1. Pray together.
Wake up before suhoor and observe a minimum of two rakahs together. If possible, go to the mosque for tarawih together. Once in a while, skip witr at the mosque so that you can say it together at home. Supplicate for each other in your local language.
2. Eat together.
There is barakah in suhoor; how much more when you eat together? Better still, eat from the same plate, at the same time.
Abu, go home and eat immediately after magrib, that’s not the appropriate time to start gisting with your friends!
Ummu, as much as you’re watching your weight, ditch the oatmeal once in a while and eat Semo with Abu; there is love in sharing!
3. Read together.
Choose a time for reciting, memorising and studying the meaning of the Quran. You can do this individually, but it sticks better when you study together. Select hadiths, stories of the Prophets etc. and discuss the lessons. If the children can join, the more the merrier.
4. Play together.
Ramadan is a time to recharge our faith. Does that preclude having some fun? No. In fact, Allaah (Subhaanahu wa Ta’ãla), stated it categorically, just a few verses after He commanded us to fast, that couples can have intimacy during the nights (Quran chapter 2 verse 187). However, care must be taken during the day. The Prophet (saw) used to kiss his wives while fasting but that’s because he could control his desires perfectly; not for every Talha, Dawood and Hamzah!!!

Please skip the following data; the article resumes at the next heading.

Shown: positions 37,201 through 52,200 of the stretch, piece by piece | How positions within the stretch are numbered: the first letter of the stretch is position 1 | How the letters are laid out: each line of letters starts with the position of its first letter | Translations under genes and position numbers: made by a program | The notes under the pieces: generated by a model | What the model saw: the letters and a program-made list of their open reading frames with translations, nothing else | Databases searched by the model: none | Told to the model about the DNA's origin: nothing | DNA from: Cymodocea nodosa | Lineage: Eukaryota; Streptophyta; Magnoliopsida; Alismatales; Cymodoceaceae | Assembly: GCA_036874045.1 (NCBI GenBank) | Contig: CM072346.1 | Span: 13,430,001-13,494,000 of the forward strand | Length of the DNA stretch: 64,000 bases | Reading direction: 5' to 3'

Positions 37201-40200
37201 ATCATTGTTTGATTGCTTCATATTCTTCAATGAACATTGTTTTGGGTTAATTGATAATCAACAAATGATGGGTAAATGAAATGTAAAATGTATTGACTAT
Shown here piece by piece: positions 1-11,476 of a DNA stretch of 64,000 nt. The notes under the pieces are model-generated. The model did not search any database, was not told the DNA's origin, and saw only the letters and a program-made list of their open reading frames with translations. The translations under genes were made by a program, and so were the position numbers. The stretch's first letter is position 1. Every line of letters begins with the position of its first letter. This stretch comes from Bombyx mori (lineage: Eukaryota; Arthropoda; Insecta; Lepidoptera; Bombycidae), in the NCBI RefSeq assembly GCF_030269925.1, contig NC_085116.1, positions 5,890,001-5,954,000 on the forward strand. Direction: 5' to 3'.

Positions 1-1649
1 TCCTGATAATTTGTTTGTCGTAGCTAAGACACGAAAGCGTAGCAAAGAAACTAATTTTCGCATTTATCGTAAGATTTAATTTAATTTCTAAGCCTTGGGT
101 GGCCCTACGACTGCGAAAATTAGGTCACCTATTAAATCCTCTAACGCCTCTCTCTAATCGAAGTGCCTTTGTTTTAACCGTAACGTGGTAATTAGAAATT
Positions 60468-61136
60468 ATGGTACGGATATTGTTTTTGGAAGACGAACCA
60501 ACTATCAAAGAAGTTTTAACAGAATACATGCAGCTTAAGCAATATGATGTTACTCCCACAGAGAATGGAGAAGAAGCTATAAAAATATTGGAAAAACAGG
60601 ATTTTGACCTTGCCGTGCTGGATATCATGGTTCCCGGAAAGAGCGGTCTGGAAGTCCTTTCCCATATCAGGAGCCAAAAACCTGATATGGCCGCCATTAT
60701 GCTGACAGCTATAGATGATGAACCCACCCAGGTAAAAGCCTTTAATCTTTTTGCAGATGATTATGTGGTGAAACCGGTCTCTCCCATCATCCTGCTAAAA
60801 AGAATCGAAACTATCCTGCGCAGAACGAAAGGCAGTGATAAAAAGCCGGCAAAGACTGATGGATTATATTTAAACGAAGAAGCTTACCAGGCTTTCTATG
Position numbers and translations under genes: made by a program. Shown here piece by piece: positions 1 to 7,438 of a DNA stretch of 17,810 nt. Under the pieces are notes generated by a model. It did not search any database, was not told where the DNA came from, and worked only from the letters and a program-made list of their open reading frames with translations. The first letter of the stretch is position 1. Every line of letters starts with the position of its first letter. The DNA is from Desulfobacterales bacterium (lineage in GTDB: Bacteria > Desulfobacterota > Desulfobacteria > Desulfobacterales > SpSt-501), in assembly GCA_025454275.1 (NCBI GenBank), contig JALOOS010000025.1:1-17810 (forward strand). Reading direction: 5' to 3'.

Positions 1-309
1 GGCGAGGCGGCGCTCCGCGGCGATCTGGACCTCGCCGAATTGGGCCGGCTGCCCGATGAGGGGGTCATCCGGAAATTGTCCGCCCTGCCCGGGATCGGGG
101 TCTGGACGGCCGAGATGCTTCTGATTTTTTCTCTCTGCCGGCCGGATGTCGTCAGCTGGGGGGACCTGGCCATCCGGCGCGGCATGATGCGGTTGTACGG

5. Be together.
If you have unclaimed leave at work, take it in Ramadan and be together. It’s easier to communicate more lovingly because you wouldn’t want to say anything hurtful when you know you’re fasting. It’s also easier to settle any scores between you, because you would have more control over your temper, in shaa Allaah.
6. Compete with each other.
Race to complete the Quran in a given number of days. Race to memorize ayãt, surahs, or juz’s of the Quran. Race to learn new ahadith. Set rewards and subtle punishments for achieving or failing to meet up with deadlines respectively. If you have kids, give them age-appropriate tasks too.
7. Cook together.
It’s not written anywhere that wives must do all the cooking. Abu, please, be chopping the vegetables while Ummu is pounding the yam. Attend to the baby while she’s stirring the Ogbono. Take the garbage out while she’s washing the dishes. You’re helping her save energy for other things and iftar will be ready in no time!
8. Go together.
A big sheikh is coming to town to deliver a lecture? Go together. A friend invited you to his house for iftar? Go together. You want to take advantage of Umrah in Ramadan? Go together (if you can afford the expenses). And yes, you can also go for i’tikaf together; especially where the mosque has adequate facilities for women and children.
9. Shop together.
Buying in bulk is more advisable so that you can save time for your ‘ebaadah. Hence, shopping together is more likely to help you so that you won’t leave out anything. If possible, buy everything you would need for zakatul fitr and the Eid celebration, all at a go.
May Allaah enrich our purses, strengthen our relationships and increase us in Emãn. Aameen.